Expectations of care in Norfolk to be made clear for all

Expectations of care in Norfolk to be made clear for all with the introduction of the Harwood Care and Support Charter

A charter that clearly sets out the standards people should expect from the care they receive is set to be introduced in Norfolk early next year.

Norfolk County Council’s Cabinet have approved the introduction of the Harwood Care and Support Charter which consists of a set of simple statements that organisations and individuals that are signed up to the charter have committed to work towards, and explains what people using care services should expect, including information on what to do if they have concerns.

The charter has been produced over several months with the help and input of people who receive care services, carers and representatives from care organisations. Through consultation and workshops, the contents of the charter and how it should be applied has been agreed with all those involved, including that the charter should be for people funding their own care as well as those who are funded by Norfolk County Council, that it should be voluntary for care providers to sign up to and that everyone is responsible for ensuring the quality of care that is provided.

The Harwood Care and Support Charter has been named in honour of David Harwood, the former County Council Cabinet Member for Adult and Community Services who died in July this year following a long illness.

Shelagh Gurney succeeded Cllr Harwood as the Cabinet Member for Adult Social Services at Norfolk County Council having served as his deputy. She said: “The care charter was something that David felt very strongly about establishing. He saw it as a vital part of our job to increase confidence in the care services that exist in Norfolk and believed one of the key ways to do this was to ensure people had access to good, clear information on what to expect from care services, and what to do if these expectations aren’t being met.

“David very sadly passed away before he could see the charter come into being and I gave him an undertaking that I would see this come to fruition. I feel calling it the Harwood Care and Support Charter is a fitting and appropriate tribute to his memory. I know he would be very proud that so many different people and organisations have come together to create this charter with the aim of making sure care provision in Norfolk is of the highest quality.”

Care providers that sign up to the charter will make the following commitments, among others, to people using care and support services in Norfolk:

  • Ensure people working with you are appropriately trained.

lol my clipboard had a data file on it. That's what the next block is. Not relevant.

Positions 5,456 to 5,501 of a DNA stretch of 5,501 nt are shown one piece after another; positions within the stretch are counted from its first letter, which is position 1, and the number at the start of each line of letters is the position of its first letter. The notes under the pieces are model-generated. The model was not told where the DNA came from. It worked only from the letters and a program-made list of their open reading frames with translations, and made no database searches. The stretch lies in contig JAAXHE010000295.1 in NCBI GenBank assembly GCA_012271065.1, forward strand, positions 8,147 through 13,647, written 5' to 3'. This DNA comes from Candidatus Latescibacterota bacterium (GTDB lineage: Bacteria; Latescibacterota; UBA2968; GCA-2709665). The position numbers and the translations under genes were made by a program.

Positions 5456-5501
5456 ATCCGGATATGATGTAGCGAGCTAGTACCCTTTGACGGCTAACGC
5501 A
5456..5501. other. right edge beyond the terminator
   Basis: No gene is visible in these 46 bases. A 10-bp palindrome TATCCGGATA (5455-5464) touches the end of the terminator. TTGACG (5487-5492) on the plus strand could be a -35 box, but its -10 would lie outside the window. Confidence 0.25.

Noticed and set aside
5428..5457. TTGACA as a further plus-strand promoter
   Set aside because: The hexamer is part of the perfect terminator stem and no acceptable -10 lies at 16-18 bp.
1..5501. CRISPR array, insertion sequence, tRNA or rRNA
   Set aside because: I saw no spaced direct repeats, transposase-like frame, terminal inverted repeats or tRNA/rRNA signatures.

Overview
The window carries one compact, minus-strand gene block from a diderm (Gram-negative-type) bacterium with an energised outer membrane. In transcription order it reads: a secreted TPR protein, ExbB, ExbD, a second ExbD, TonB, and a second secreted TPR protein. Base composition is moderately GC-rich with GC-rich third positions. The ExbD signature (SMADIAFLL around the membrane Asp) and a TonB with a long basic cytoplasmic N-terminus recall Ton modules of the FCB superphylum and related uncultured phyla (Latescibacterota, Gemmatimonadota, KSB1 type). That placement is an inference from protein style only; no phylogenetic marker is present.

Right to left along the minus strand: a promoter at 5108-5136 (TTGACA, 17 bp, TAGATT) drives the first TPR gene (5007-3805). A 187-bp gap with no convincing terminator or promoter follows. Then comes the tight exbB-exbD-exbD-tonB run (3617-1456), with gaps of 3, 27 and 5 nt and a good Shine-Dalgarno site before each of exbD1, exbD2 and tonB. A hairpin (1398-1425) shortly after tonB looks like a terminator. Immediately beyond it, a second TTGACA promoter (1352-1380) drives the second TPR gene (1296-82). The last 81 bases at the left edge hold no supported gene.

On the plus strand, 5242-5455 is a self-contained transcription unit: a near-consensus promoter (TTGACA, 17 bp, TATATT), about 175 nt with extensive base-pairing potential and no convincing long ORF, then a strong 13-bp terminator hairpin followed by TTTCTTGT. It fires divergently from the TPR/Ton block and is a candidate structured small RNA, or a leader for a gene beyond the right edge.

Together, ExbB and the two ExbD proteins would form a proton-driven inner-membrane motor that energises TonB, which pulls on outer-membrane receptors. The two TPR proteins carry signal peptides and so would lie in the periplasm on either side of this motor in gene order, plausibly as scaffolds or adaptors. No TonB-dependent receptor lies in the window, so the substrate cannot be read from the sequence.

• Making sure people working with you have been police checked.
  • Tell you how much it will cost and how to access financial assistance.
  • Ask – and keep asking – you for your ideas about the service.

They will also pledge not to leave people unsupported, charge people for things that have not been asked for or share people’s information with other organisations without their permission.

A ‘charter card’ will also be produced for providers who are signed up to give to the people they are working with, which they can keep and refer back to. The card is designed to be a simple reference point for people, giving an overview of what expectations people should have of their care providers and what to do if things go wrong or if they have concerns.

The Harwood Care and Support Charter is not designed to duplicate the work or role of the Care Quality Commission, the national independent regulator of all health and social care services in England. The County Council’s quality assurance team will spot check those care providers that are signed up to the care charter as part of their routine assessment work and if there were sufficient concerns about an organisation, it would be possible to remove them from being a signatory.

Now that the introduction of the charter has been approved by councillors, work will now start to produce online and hard copy versions of it, and the hard copy leaflet will be made available in key locations such as libraries and GP surgeries.

Anyone interested in finding out more about the Harwood Care and Support Charter, including care providers who want to find out more about becoming a signatory, should contact Catherine McWalter, Head of Quality Assurance in Norfolk County Council’s Community Services department, by emailing catherine.mcwalter@norfolk.gov.uk or by ringing  0344 800 8020 .